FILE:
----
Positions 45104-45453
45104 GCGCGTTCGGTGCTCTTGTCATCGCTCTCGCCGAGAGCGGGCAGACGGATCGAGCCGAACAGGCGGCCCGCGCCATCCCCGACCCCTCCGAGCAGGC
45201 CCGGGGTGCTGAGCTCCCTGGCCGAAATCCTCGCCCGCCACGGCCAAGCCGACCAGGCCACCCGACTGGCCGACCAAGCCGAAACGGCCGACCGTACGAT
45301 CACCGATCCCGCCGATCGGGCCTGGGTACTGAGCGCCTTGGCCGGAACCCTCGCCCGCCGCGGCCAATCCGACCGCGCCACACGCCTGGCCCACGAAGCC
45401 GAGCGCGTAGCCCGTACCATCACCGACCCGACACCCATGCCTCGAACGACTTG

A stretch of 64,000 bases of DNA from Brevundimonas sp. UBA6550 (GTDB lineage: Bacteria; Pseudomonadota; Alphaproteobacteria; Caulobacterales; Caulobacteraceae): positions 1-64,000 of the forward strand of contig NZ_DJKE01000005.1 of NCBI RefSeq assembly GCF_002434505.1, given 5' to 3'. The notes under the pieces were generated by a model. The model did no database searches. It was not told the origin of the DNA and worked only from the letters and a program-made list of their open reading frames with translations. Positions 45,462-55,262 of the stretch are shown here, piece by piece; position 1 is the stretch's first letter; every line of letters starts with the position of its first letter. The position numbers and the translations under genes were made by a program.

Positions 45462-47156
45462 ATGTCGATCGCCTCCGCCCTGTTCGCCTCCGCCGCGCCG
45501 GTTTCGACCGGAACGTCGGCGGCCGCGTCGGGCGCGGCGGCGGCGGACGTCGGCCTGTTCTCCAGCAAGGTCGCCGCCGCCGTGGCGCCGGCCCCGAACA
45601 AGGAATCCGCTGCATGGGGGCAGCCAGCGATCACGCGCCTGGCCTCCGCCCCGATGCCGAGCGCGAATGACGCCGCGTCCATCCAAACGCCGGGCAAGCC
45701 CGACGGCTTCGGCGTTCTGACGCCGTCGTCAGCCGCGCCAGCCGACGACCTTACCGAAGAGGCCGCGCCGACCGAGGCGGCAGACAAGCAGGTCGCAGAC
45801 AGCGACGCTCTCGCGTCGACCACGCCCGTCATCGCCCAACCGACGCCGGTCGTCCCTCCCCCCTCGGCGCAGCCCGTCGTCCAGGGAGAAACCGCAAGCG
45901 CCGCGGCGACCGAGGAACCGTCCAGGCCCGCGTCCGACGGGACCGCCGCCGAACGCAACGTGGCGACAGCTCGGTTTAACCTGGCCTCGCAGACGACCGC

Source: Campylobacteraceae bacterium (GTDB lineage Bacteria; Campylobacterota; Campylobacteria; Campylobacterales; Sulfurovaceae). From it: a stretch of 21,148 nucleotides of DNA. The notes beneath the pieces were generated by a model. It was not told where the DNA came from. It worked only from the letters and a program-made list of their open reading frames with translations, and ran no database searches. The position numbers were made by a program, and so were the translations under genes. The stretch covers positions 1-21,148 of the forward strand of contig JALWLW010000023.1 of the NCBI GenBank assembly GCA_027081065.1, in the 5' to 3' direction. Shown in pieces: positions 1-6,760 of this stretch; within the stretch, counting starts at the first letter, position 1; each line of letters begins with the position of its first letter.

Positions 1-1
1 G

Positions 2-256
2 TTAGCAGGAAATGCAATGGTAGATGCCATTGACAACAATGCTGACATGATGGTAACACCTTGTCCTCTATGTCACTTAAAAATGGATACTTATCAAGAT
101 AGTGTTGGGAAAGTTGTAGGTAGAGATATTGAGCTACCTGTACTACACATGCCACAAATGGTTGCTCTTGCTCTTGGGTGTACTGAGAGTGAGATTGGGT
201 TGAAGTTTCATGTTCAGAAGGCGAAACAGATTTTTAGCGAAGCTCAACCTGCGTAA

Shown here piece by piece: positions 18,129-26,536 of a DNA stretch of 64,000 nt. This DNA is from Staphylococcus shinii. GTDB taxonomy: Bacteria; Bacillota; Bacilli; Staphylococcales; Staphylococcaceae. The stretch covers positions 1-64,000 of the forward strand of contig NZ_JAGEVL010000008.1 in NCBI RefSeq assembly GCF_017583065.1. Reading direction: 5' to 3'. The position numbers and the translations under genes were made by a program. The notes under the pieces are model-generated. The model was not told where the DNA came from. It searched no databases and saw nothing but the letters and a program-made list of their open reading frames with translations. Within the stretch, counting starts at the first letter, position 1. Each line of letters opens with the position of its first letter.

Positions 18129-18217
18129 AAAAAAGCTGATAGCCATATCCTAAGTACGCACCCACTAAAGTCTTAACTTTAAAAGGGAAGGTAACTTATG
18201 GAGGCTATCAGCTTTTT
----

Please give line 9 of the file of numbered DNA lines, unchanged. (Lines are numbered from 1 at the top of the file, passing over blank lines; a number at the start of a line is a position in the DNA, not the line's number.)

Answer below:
45501 GTTTCGACCGGAACGTCGGCGGCCGCGTCGGGCGCGGCGGCGGCGGACGTCGGCCTGTTCTCCAGCAAGGTCGCCGCCGCCGTGGCGCCGGCCCCGAACA